Did you know that before it was named Großbeerenstraße (commemorating Prussian victory at the Battle of Großbeeren in the Wars of Liberation that Prussia fought with its allies against Napoleon), the now nearly 1.3 kilometre long street leading from the city centre to Viktoriapark in Berlin-Kreuzberg was called Monumentenstraße?
Completed in 1864 (the reason why you cannot find it – together with Yorckstraße or Gneisenaustraße – on the 1846 map above), the new road was first given a label commemorating as well as serving as a direction to the by then famous National Memorial to the Wars of Liberation installed on top of the old Weinberg (Wine Hill) in 1821.
However, not long afterwards that label changed hands: a bit of castling took place on the chessboard known as Tempelhofer Vorstadt (a district to which the area belonged), and the name Monumentenstraße was passed onto another road – the one leading to the Nationaldenkmal from the west.
By the time Viktoriapark was built (albeit only one – eastern – half of it as the western one would have to wait until the First World War), the streets around it had all been named after famous battles or military leaders in the wars against Napoleon. Well, almost all: Kleine Parkstraße – a 100-metre long street connecting Kreuzbergstraße with the park and the no-longer exisiting popular café – took its name from the enchanting, leafy recreation grounds named after the daughter of British Empress Victoria – Prussian Kaiserin Victoria.
If you want to learn more about the history of this fascinating and still very much beautiful Berlin-Kreuzberg district, you might enjoy a little audio-tour created by yours truly for her favourite walking itinerary in her old neighbourhood: the GPS-controlled audio-tour (with a GPS on you don’t have to do anything else but walk) is available via Voicemaps and can be downloaded to listen during a leisurely stroll.
On January 1st, 1895 in the house No. 13 in Neue Schönhauser Straße in Berlin-Mitte a group of invited guests and accidental passers-by celebrated the opening of the first public reading rooms in Berlin. The city had several public libraries, the first four of which opened in 1850, but these were largely located in high school buildings and rarely used by the working-class people.
T’was but a tiny venue – two rooms leased inside the Volks-Kaffee und Speise-Halle (People’s Coffee-house and Canteen) offered only eighty 80 seats but considering that Berlin had never offered such services before (at least not to the general public), eighty were plenty, indeed. The remaining rooms were places were the poor were offered food and non-alcoholic beverages at reasonably low prices.
The library in Neue Schönhauser Straße was a brain-child of two devoted readers and librarians: of Ernst Jeep, a man of many books working at the Royal Library, and Bona Peiser, the first professional female librarian in Germany. After spending several years in Great Britain, in Manchester, Peiser not only learnt from the best how properly organised reading rooms should operate but she also developed a deep wish to establish one in her home-town of Berlin.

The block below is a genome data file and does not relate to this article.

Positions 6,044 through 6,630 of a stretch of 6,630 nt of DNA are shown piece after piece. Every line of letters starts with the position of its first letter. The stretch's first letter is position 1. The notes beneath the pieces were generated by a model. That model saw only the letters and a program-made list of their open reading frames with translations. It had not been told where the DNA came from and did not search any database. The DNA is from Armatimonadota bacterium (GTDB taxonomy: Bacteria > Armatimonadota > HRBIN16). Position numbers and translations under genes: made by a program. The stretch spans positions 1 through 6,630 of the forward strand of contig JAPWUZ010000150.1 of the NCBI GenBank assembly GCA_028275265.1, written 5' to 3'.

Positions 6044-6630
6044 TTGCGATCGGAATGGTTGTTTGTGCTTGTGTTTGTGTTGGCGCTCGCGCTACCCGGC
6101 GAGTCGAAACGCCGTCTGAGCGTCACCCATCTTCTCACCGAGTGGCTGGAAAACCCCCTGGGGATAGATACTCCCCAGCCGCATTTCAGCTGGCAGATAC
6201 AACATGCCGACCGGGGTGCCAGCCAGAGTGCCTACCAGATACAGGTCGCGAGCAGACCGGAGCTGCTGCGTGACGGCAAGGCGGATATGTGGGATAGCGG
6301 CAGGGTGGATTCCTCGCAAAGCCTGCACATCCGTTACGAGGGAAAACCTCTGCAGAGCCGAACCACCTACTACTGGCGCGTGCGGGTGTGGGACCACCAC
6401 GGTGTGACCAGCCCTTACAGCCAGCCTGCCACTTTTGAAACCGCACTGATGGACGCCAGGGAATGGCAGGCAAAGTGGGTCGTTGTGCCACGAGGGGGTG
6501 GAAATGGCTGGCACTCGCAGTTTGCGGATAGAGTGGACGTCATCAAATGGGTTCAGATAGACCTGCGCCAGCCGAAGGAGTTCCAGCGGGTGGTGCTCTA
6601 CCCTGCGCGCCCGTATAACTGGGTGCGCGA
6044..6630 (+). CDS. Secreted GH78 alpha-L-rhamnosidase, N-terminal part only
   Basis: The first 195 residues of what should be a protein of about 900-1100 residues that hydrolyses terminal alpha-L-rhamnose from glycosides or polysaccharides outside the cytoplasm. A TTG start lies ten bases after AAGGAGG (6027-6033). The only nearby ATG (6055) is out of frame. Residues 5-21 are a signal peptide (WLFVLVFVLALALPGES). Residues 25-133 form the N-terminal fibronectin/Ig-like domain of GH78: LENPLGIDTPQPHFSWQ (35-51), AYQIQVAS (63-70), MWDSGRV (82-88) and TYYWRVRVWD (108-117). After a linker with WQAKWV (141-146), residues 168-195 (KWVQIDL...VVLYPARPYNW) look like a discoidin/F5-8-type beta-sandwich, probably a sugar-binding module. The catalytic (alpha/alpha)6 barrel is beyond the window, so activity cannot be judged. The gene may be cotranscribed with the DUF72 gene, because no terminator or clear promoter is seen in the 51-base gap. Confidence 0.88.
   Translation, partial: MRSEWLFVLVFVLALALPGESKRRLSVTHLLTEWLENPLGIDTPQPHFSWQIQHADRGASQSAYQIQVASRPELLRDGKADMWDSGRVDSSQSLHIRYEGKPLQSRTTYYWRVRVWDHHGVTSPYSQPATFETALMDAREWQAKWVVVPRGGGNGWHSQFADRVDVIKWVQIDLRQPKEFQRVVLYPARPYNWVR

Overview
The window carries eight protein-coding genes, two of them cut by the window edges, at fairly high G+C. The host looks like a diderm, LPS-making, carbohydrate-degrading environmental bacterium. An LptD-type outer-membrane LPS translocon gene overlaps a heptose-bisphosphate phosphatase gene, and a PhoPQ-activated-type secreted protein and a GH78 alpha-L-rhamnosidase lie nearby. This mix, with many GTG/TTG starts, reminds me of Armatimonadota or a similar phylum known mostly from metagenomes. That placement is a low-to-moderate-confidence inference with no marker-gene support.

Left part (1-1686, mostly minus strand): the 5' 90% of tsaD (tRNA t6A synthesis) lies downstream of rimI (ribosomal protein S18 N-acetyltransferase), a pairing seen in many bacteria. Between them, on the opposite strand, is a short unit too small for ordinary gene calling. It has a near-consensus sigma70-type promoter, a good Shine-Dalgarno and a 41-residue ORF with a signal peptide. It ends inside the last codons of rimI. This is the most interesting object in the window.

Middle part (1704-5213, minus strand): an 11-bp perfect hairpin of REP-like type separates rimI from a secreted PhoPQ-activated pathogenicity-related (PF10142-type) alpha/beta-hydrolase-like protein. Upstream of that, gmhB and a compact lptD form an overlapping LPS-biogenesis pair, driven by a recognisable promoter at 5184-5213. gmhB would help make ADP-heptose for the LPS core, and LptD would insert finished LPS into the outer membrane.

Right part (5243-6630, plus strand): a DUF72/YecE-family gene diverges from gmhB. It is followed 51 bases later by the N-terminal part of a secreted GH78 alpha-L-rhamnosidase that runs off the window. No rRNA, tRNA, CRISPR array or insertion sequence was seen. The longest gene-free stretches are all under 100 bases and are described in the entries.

And she went about it with both heart and skills. So much so, in fact, that she soon began to educate a new generation of female Prussian librarians and continued to do so for the rest of her life.
And, if the new municipal Lesehalle was anything to go by, they would be badly needed. Within just the first year of its opening the reading rooms attracted as many as 50,000 visitors. With the opening hours of 6PM – 10PM Monday to Friday (from 1897 on additional three hours were added between noon and 3PM) and 9.30AM – 1PM plus 5PM – 10PM on Sundays, it meant that 122 readers entered the rooms each week-day. On Sundays that number went up by over one hundred.
By the end of 1895 the place offered access to 3,500 books as well as 53 magazines and 43 newspapers. An incredible improvement, especially for those who due to their precarious economic position would have been prevented from reading literature and/or following the news. Something that in developed countries today sounds quite unimaginable (think of all those hashtags, memes and headlines we drown in these days) but which is bitter reality for those countries which had less luck. And something that Bona Peiser considered to be a serious problem: a social rise could not occur unless proper education were offered. With reading being its indispensable part.
Such was public interest in reading, in fact, that soon afterwards the reading rooms had to move: first to Alte Jakobstraße in Kreuzbeg and then to Köpenicker Straße 79 in Mitte (the building is still standing) and, eventually, to Rungestraße – where you will find a memorial plaque for Bona Peiser. At the same time, by 1900 four new municipal reading rooms opened in Berlin. Fourteen years later, when the First World War broke out, there were 13 of them altogether.
Bona Peiser, who in 1895 also became the head of the VWB library (VWB stood for Verband für Weibliche Angestellte or the Female Salaried-Employee Society) continued her work running public libraries and educating new librarians for the rest of her life. True to herself and the nature of her profession, she never sought limelight or attention. On the contrary, only one photo of Peiser is believed to exist. When she died in March 1929 few people were aware of the loss and with time her name came to fade away even more.
That’s why naming a small public library in Oranienstraße 72 was a very positive gesture. The library was not far from Brandenburgstraße 11 (now Lobeckstraße), the place where she lived for 54 years until her death (Peiser was born in Ausgustraße 73 on the edge of Berlin’s old Jewish district, Scheunenviertel).